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Mining the good life Down Under

Mining the good life Down Under

Ever since Mike Young, Sc'85, graduated from Queen’s, he has worn a path between his Canadian homeland and Australia. These days, he’s busy with an exciting new challenge.

[photo of Mike Young]Mike (R) talking with Yandicoogina, a “senior lore man” from the Palyka people of northwestern Australia. Yandi, who’s reported to be about 90, is helping Mike with a planned “haul road” that will pass through an area where Yandi worked in the 1960s as a jackaroo—a cattle ranch cowboy.

Mike Young is full of enthusiasm for his job as the chief executive of BC Iron Limited—a burgeoning Australian iron ore mining company that’s going at crazy speed—from zero to a full-on mine in four years. 

In 2006, Mike was a one-man geological exploration company. He was doing his own fieldwork, drilling, and even answering the phone when he wa sin his office. Today, he’s spending a lot of time in his office in Perth, on the south coast of Western Australia; that’s 1,300 kms from the mine he’s developing.

The project is a joint venture between BC Iron and Australian mining giant FMG. The two are digging out iron ore for a 1,500-square-km landholding in the northwestern Pilbara region of Western Australia. The ore will be hauled by truck from Nullagine 55 kms on a private road to Christmas Creek then by rail (on trains owned by FMG)—175 kms miles to Port Hedland for shipping overseas.

Mike’s company owns the mine, while FMG is providing end-to-end rail haulage and port operations; the latter company is owned by Andrew Forrest, a Western Australian mining entrepreneur who’s one of the country’s richest men.

This is a big project, one that has taken a lot of work to bring on line. Mike says he is particularly proud of his working relationship with FMG and with indigenous people in the Pilbara region.

“Often companies go in with lawyers at 20 paces. Our lawyers are in the background. I decided early that there are legal issues and there are moral issues in a project of this sort. They are both important.”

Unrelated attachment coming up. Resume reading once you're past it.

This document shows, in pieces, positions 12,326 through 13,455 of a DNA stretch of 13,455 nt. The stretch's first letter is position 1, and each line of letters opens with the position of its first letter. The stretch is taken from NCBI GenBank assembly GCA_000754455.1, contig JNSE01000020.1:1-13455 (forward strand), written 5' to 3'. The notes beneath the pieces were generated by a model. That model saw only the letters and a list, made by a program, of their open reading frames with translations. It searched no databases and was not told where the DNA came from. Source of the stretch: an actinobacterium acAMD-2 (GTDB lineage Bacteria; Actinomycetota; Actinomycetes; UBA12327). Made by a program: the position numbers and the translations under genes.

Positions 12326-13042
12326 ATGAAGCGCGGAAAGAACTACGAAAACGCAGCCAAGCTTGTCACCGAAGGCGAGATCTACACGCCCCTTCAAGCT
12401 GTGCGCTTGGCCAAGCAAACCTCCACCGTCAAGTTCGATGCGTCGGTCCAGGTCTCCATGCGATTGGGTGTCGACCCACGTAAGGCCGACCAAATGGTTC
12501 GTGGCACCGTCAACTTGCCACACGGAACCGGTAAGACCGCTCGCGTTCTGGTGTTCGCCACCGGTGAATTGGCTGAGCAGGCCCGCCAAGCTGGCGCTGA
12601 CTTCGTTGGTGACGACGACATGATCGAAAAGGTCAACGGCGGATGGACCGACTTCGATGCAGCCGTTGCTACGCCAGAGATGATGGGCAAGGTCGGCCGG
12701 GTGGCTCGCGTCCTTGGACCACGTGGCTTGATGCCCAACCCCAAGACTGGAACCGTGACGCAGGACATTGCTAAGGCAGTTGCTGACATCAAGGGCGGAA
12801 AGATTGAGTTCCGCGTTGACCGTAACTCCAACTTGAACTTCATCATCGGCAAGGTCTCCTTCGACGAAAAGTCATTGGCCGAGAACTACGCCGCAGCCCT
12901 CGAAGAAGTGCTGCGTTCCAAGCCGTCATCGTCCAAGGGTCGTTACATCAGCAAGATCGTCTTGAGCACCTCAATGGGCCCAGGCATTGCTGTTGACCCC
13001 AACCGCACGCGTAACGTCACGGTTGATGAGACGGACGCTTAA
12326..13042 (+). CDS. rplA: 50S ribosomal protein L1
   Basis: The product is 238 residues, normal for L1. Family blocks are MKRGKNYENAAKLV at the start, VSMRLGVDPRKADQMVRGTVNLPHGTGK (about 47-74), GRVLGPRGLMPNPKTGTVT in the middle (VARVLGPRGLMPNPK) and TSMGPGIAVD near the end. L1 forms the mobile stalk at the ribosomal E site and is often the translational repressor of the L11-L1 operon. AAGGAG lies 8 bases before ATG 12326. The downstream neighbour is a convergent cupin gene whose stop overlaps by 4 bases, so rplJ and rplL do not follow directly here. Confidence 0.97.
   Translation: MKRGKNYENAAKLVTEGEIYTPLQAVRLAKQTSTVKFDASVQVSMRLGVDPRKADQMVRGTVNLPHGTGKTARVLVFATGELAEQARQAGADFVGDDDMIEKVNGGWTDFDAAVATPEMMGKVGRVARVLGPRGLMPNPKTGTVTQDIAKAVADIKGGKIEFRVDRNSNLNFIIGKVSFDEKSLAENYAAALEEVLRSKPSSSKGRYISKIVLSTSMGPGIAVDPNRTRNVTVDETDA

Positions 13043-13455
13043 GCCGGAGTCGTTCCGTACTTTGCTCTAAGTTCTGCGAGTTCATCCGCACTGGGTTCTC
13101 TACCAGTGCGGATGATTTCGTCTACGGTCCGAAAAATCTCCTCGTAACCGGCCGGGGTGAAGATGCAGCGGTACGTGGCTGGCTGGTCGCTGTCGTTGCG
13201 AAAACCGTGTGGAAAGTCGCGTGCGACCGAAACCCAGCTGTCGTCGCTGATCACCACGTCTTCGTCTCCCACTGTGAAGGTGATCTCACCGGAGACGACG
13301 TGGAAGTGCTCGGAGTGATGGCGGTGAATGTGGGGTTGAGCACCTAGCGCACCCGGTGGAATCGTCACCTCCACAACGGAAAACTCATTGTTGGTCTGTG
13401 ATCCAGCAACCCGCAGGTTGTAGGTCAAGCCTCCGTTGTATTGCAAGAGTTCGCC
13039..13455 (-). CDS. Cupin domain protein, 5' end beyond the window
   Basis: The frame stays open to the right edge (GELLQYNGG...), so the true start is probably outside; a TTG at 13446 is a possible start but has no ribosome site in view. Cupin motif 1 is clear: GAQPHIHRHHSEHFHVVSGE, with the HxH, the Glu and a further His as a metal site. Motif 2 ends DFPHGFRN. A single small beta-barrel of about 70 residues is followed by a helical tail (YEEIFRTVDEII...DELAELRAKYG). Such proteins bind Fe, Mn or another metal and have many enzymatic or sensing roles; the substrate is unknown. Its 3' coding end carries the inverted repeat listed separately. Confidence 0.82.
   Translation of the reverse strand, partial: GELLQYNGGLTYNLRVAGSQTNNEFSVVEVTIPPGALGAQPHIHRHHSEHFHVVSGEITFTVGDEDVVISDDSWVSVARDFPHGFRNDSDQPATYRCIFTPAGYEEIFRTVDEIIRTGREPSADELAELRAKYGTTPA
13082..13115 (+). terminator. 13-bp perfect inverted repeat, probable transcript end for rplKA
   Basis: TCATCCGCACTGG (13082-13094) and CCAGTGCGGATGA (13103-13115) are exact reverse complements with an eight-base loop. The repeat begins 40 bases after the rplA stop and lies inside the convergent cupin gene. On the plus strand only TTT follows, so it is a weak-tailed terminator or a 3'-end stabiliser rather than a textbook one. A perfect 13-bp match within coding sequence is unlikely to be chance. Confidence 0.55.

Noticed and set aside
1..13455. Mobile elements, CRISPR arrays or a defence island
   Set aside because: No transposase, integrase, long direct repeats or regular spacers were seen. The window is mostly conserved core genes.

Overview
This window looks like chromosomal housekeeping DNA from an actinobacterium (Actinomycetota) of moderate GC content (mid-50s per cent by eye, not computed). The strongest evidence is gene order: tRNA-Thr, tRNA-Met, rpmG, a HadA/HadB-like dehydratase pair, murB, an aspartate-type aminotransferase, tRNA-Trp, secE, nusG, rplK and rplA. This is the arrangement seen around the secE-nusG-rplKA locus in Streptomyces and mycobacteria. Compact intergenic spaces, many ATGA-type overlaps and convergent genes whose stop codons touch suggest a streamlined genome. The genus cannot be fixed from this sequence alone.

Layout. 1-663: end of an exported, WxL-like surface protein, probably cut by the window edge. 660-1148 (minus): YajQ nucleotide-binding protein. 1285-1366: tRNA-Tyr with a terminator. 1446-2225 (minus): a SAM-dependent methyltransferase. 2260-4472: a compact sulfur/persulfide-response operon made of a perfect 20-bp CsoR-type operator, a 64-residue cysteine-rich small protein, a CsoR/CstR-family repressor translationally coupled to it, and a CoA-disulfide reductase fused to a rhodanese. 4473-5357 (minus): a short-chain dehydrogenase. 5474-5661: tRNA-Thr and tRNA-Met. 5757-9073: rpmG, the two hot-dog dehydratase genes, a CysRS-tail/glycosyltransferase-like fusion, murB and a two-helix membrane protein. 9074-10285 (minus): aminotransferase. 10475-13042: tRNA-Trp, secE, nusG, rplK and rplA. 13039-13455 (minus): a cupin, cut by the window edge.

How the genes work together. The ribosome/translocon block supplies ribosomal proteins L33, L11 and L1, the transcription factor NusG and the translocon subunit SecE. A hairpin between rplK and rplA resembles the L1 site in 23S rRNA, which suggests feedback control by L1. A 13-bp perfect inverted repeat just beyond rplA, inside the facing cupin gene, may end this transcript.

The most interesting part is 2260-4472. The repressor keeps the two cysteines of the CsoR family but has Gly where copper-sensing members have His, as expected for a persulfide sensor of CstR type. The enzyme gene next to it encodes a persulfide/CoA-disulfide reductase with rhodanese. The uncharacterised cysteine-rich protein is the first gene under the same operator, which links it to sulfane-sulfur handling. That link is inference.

Mike has come by his ideas after living Down Under for 23 years, and in that time he has has spent many a night in the Outback talking with indigenous people around their campfires, and he has met with many of these same people in his company’s conference boardroom.

“The question in my mind is always what’s the right thing to do? Not what’s the legal thing to do? “Jobs for local people are a major part of our project, and we say that local people should benefit. We’ve agreed to hire 10 per cent Aboriginal workers and to train them. Some workers will fly in and fly out of the mine site, but hopefully some will also bus in and out from local communities.”

How Mike Young came to be doing business with Australia’s indigenous people and with the likes of Andrew Forrest is a story that begins during his student days at Queen’s. He recalls that it was Prof. Sandra McBride, MSc’72, PhD’77, who ignited his passion for geology as a possible career.

“I was studying geography and got into Geology 111 as an interest course. Sandra’s enthusiasm and the way she ran labs drew me in and gave me the enthusiasm that I still have for working in the bush.”

Mike says McBride was one of a group of professors at Queen’s, including Ron Peterson, Herwart (“Herb”) Helmstaedt, and John Dixon, who helped him see the challenges and satisfactions of studying geology.

These days, Mike is a long way from the geology labs at Miller Hall. The Kingston native now lives and works out of his base in Floreat, a suburb of Perth, a city of 1.2 million on Australia’s remote southwest coast. He lives here with his wife Jocelyn, six-year-old daughter Eloise, and Honey, the family’s “labradoodle.”

Mike loves Perth’s Mediterranean climate and the fact the city is the world’s most isolated major metropolis. “There’s a real the West-versus-the-Rest atmosphere here, a little like it is in Alberta. I find that very appealing,” he says.

Despite the entrepreneurial atmosphere, the Perth lifestyle can be surprisingly laid back. Mike unwinds by riding his bike or paddling on the nearby Swan River, which is usually flat calm, and on the Indian Ocean, which can be very rough. He also follows Australian Rules football in winter, supporting the local West Coast Eagles in the national competition.

The team were formed in 1987, the year Mike came here. He arrived at Easter, after a chance meeting with a teacher who was in Canada on exchange and suggested Mike might like to visit Port Hedland in Western Australia. He came, he saw, he stayed, and he’s put down roots and is making a good life for himself and his family here. 

[Queen's Alumni Review 2010-2 cover]